How do you find the limit of sqrt(x^2-9)/(2x-6) as x approaches -oo?

May 23, 2016

Do a little factoring to get ${\lim}_{x \to - \infty} = - \frac{1}{2}$.

Explanation:

When we deal with limits at infinity, it's always helpful to factor out an $x$, or an ${x}^{2}$, or whatever power of $x$ simplifies the problem. For this one, let's factor out an ${x}^{2}$ from the numerator and an $x$ from the denominator:
${\lim}_{x \to - \infty} \frac{\sqrt{{x}^{2} - 9}}{2 x - 6} = \frac{\sqrt{\left({x}^{2}\right) \left(1 - \frac{9}{{x}^{2}}\right)}}{x \left(2 - \frac{6}{x}\right)}$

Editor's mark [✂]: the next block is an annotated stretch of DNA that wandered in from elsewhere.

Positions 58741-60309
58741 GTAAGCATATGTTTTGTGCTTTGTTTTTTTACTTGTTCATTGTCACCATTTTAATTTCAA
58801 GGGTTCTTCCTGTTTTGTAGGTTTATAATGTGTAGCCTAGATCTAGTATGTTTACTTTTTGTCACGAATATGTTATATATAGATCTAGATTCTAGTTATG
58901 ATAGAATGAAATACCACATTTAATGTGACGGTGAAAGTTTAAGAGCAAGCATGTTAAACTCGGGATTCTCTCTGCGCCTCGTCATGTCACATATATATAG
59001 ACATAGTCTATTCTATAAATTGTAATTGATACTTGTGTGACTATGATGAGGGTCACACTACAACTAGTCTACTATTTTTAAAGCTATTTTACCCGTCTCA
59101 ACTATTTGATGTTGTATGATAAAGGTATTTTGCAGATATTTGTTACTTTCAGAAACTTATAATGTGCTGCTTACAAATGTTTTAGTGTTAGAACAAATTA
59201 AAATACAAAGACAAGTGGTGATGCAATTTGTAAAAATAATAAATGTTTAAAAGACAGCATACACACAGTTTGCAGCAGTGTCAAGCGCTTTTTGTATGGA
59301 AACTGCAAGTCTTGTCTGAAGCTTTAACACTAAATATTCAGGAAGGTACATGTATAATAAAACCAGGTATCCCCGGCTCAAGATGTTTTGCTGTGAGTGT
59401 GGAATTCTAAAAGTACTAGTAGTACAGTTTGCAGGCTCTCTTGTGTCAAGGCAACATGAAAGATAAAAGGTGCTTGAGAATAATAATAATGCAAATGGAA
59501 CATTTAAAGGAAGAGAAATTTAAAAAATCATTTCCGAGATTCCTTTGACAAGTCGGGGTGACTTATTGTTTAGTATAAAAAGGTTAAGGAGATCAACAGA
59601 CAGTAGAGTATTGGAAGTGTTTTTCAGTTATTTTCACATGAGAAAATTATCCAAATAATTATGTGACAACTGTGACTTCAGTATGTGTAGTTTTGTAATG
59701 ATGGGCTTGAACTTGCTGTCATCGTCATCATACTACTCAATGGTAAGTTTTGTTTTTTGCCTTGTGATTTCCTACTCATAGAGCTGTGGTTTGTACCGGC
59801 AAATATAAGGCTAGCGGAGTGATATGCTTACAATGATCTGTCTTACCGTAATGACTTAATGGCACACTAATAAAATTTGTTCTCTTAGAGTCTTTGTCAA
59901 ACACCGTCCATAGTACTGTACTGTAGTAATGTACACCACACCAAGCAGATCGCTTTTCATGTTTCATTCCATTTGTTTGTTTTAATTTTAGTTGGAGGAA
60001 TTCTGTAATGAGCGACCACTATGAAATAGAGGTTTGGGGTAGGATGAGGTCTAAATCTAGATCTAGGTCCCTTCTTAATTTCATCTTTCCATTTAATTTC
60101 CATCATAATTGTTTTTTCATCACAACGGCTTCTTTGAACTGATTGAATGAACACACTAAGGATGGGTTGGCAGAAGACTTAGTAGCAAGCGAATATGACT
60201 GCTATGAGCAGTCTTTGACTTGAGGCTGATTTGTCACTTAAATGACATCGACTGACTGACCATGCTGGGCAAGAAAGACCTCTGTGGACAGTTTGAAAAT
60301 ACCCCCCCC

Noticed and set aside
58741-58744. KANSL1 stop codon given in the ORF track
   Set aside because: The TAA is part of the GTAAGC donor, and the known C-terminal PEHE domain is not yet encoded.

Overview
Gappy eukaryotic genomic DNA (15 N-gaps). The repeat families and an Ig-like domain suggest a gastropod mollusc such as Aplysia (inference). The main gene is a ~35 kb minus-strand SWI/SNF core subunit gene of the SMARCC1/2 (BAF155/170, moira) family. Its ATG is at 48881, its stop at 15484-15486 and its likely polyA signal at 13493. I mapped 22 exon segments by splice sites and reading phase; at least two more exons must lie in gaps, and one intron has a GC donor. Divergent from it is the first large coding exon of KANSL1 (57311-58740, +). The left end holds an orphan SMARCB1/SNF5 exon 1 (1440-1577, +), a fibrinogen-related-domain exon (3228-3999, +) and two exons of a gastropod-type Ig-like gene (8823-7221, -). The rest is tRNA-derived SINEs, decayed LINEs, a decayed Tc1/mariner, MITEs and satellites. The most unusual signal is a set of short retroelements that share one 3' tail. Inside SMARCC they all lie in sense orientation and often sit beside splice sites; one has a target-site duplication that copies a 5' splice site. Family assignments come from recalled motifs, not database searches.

$= \frac{\sqrt{{x}^{2}} \sqrt{1 - \frac{9}{{x}^{2}}}}{x \left(2 - \frac{6}{x}\right)}$

Here's where it begins to get interesting. For $x > 0$, $\sqrt{{x}^{2}}$ is positive; however, for $x < 0$, $\sqrt{{x}^{2}}$ is negative. In mathematical terms:
$\sqrt{{x}^{2}} = \left\mid x \right\mid$ for $x > 0$
$\sqrt{{x}^{2}} = - x$ for $x < 0$

Since we're dealing with a limit at negative infinity, $\sqrt{{x}^{2}}$ becomes $- x$:
$= \frac{- x \sqrt{1 - \frac{9}{{x}^{2}}}}{x \left(2 - \frac{6}{x}\right)}$
$= \frac{- \sqrt{1 - \frac{9}{{x}^{2}}}}{2 - \frac{6}{x}}$

Now we can see the beauty of this method: we have a $\frac{9}{x} ^ 2$ and $\frac{6}{x}$, both of which will go to $0$ as $x$ goes to negative infinity:
${\lim}_{x \to - \infty} = \frac{- \sqrt{1 - 0}}{2 - 0}$
${\lim}_{x \to - \infty} = - \frac{1}{2}$